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 Japans erfolgreiche Mondlandung (2) infographic
Graphic zeigt die japanische "moon sniper” Mission


Japans “moon sniper” funktioniert wieder

By Jordi Bou

January 19, 2024 - JNach neun Tagen Sendepause, da SLIM keinen Strom produzieren konnte, ist es Japan gelungen, die Sonde wieder in Richtung Sonnenlicht zu drehen, die Stromversorgung konnte aufgenommen werden.

If all goes to plan, the Smart Lander for Investigating Moon (SLIM) will begin its descent to the rocky lunar surface at midnight on January 19 (15:00 GMT) before touching down about 20 minutes later, according to the Japan Aerospace Exploration Agency (JAXA).

The mission's primary objective is to test pinpoint landing technology, aiming for an accuracy of less than 100 meters. This level of precision is unprecedented for a gravitational body like the moon and could significantly enhance the quality of data collected during future missions.

HIRANO Daichi developed LEV-2 at JAXA, and worked with toy manufacturer Tomy and researchers at Doshisha University to design the probe with the same shape-changing mechanics used in children's toys, and with Sony Group to develop the cameras.

SLIM is designed to land no more than 100 metres from its targeted site. That's a giant leap from the conventional accuracy of several kilometres for lunar landers.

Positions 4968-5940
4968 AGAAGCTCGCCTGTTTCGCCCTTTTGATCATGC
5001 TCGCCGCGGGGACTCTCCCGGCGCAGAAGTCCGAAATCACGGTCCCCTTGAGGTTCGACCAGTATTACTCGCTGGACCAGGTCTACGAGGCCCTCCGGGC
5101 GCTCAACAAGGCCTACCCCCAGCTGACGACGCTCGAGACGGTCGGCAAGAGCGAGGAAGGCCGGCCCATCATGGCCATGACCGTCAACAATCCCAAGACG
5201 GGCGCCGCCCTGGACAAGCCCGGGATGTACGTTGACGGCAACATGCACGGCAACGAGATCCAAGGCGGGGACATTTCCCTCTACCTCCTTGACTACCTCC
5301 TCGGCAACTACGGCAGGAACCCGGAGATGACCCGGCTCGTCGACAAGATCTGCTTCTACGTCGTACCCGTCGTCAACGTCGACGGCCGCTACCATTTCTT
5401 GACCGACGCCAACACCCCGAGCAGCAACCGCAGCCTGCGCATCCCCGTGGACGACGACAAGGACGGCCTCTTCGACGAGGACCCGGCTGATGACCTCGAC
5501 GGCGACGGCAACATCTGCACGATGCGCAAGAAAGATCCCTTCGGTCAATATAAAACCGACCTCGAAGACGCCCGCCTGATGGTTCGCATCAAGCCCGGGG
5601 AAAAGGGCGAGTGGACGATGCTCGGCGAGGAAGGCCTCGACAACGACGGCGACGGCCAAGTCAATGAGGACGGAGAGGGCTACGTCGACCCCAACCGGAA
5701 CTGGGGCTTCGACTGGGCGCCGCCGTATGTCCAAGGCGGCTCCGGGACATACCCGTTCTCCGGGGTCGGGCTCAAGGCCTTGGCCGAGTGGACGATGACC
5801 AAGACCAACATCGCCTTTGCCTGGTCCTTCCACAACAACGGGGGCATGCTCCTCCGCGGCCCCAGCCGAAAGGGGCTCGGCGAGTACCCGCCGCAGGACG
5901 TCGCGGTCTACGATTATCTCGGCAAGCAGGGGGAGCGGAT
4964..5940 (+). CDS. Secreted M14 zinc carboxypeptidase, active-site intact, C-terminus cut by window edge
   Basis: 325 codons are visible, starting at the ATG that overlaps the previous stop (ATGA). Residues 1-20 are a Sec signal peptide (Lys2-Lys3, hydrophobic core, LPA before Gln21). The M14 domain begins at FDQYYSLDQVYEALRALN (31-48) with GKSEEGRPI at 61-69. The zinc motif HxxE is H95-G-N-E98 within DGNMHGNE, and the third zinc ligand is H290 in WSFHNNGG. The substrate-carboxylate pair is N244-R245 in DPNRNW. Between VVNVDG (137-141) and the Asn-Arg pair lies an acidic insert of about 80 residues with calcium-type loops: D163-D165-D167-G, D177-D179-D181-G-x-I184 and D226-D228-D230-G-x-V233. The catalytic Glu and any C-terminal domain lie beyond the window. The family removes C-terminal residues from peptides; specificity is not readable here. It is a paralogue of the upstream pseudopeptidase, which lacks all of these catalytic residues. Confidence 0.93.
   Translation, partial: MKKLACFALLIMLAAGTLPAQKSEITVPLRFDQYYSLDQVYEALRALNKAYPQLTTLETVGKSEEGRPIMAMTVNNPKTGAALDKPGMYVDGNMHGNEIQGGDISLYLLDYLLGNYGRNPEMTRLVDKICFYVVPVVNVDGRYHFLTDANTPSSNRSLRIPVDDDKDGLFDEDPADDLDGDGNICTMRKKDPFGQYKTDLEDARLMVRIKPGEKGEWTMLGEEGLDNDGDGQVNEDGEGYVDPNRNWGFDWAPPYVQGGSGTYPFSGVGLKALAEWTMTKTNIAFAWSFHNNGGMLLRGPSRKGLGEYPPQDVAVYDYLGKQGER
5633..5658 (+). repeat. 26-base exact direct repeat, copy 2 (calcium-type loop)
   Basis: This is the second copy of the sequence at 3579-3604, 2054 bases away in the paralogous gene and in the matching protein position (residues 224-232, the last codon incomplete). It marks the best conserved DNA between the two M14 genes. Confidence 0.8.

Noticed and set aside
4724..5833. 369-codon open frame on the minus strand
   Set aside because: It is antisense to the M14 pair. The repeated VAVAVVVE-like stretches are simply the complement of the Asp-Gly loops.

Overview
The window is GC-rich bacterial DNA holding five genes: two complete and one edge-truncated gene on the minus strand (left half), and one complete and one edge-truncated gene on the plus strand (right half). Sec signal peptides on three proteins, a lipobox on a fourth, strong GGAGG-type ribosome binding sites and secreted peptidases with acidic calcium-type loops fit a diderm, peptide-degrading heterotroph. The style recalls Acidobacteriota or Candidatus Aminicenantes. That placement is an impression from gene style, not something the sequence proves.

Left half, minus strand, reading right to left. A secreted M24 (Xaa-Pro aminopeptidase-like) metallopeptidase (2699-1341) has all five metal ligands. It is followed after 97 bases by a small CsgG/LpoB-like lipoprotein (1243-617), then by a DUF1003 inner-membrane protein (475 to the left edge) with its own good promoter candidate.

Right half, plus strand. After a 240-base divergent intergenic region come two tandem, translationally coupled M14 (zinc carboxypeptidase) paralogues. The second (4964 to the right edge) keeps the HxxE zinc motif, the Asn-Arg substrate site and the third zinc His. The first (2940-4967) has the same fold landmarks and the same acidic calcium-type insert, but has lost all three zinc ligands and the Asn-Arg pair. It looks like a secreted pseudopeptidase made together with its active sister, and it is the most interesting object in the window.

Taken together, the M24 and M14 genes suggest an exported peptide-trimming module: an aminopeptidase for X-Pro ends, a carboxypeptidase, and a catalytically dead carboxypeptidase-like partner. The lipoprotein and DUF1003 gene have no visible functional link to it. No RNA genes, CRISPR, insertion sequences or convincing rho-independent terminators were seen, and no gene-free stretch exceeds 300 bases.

SLIM is set to land on the slope of the Shioli crater near lunar sea Mare Nectaris. The site was selected based on high-resolution images from lunar orbiters

On landing, SLIM will also deploy two mini-probes – a hopping vehicle as big as a microwave oven and a tennis-sized wheeled rover – hat will take pictures of the spacecraft. Tech giant Sony Group, toymaker Tomy and several Japanese universities jointly developed the robots.

India's Chandrayaan-3 in August made a historic touchdown on the moon's south pole, a major technological feat given the rough terrain, highlighting India's rise as a major player in space.

PUBLISHED: 30/01/2024; STORY: Graphic News; PICTURES: JAXA